Outlook for Homeowners More Positive as Remortgaging Sill Encouraged

Outlook for Homeowners More Positive as Remortgaging Sill Encouraged

There has been a lot of good news for homeowners lately. All of it points to no further rate hikes by the Bank of England’s Monetary Policy Committee (MPC), that is as long as inflation continues to respond and head toward the target rate of 2.0%. It now stands at 4.6%, down from the previous report of 6.7%. The forecast is also for the second quarter of next year to possibly see the MPC giving relief to borrowers by cutting the standard base rate from the current 5.25%. 

The possibility of a rate cut by the MPC should be seen as exceptionally positive for those coming to the end of their two-year fixed rate mortgage deals in 2024. Despite the MPC increasing the base rate in 2021 from its historical low of 0.1% to begin the fight against rising inflation, the rates remained very attractive. By March 2022, the rate reached 0.75%. Homeowners would have still had mortgage offers from lenders that are vastly cheaper than what is offered on the market today.

Perhaps the MPC will lower the base rate in the second quarter, but the cut will not be to the levels seen in 2022. Therefore, the expiration of a fixed rate mortgage in 2024 will likely still result in a difficult transition for homeowners.

Experts remind homeowners that it is important to get reacquainted with one’s current mortgage. Knowing when their term will end, their current rate, and the type of mortgage loan they secured will help them in making a strategy to make the most of the situation they will find themselves.

Overall, experts encourage homeowners to consider remortgaging at the end of their term, for if they don’t, they will be transitioned onto the lender’s standard variable rate or SVR. Since a remortgage usually offers a lower interest rate than a SVR, it makes sense to avoid a SVR. Also, with a remortgage the homeowner could secure a fixed rate and protect from any rate hikes.

It doesn’t take the MPC increasing the standard base rate for lenders to adjust their SVR, or to change their offers to borrowers. If lenders see the global lending market as adjusting, or if the risk in lending due to economic pressures increases, lenders will make their own decisions as to what offers they will make and the rate of their SVR.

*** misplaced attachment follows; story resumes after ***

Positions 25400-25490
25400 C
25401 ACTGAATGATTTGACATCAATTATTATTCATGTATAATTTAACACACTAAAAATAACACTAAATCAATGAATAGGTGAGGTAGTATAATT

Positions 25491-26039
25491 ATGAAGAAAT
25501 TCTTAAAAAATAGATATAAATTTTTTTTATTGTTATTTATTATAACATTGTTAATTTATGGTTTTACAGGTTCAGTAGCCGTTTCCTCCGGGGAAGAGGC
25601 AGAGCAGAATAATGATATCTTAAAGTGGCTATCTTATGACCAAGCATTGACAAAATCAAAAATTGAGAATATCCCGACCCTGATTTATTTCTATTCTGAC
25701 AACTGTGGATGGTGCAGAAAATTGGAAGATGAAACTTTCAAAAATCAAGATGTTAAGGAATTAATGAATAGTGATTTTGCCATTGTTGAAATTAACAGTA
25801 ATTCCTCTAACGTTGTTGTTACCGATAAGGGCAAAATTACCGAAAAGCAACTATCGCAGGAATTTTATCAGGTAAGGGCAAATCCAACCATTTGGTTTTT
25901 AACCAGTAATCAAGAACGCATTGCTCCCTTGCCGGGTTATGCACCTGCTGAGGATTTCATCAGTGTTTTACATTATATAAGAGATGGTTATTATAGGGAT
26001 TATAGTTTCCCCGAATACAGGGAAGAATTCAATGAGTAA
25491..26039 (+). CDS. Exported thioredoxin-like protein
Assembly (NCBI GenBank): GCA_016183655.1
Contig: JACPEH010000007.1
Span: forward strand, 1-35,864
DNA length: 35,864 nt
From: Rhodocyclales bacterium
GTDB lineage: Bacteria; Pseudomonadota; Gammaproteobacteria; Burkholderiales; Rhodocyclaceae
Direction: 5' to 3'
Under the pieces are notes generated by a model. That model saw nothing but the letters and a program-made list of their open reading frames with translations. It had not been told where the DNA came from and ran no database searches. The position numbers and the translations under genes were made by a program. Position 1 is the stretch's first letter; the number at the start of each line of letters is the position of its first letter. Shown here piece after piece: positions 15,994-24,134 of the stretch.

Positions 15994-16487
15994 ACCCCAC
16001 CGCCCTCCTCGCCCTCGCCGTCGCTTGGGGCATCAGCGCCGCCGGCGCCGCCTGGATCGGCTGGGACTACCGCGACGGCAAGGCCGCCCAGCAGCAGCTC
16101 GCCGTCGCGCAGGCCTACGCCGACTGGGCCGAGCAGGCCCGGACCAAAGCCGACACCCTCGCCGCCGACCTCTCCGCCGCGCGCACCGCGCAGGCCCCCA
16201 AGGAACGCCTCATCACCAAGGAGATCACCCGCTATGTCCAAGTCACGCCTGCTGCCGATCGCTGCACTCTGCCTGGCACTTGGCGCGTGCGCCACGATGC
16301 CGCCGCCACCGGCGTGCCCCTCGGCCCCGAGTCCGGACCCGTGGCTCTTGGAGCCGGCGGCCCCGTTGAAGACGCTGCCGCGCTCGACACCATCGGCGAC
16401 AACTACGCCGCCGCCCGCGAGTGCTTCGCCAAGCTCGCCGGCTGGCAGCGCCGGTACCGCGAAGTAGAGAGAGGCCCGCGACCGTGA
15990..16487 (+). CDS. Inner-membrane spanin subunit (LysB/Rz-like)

Homeowners should not leave their financial situation at the mercy of forecasts or expectations. There are ways to secure their situation and while not likely to discover lender rates near 2% as they were in 2022, it is possible to create a plan to not pay more than necessary.

A remortgage could offer a homeowner a better rate than a SVR, and with another fixed rate the same peace of mind could be experienced as has been the case when the homeowner was sheltered from the rate hikes throughout the last year. 

There have been some forecasts of restraint in considering that any decline in the inflation rate is a sign that all is well. Also, a healthy and normal economy does not have a standard base interest rate of 0.1%, so higher rates should be expected than the levels offered in 2021 and 2022 during the global pandemic.

As mentioned, there are optimistic reports for homeowners, including the latest from Knight Frank. Tom Bill, head of UK residential research at Knight Frank, remarked, “That is undiluted good news for anyone buying or re-mortgaging as the BoE’s task of taming inflation by raising rates feels closer to completion.

“The BoE could even start cutting rates as soon as next February, said influential Wall Street bank Goldman Sachs last week. Admittedly this would be in response to a weaker than expected economy, but the second quarter next year was the most likely time for a cut, the Bank said.”

He added there was some need for caution, stating, “A General Election campaign tends to create a national mood of uncertainty while any escalation of the conflict in the Middle East could prove inflationary if energy markets are rattled, which would put upwards pressure on rates again.”

Obligation Free Remortgage Quotations

Get a Quote »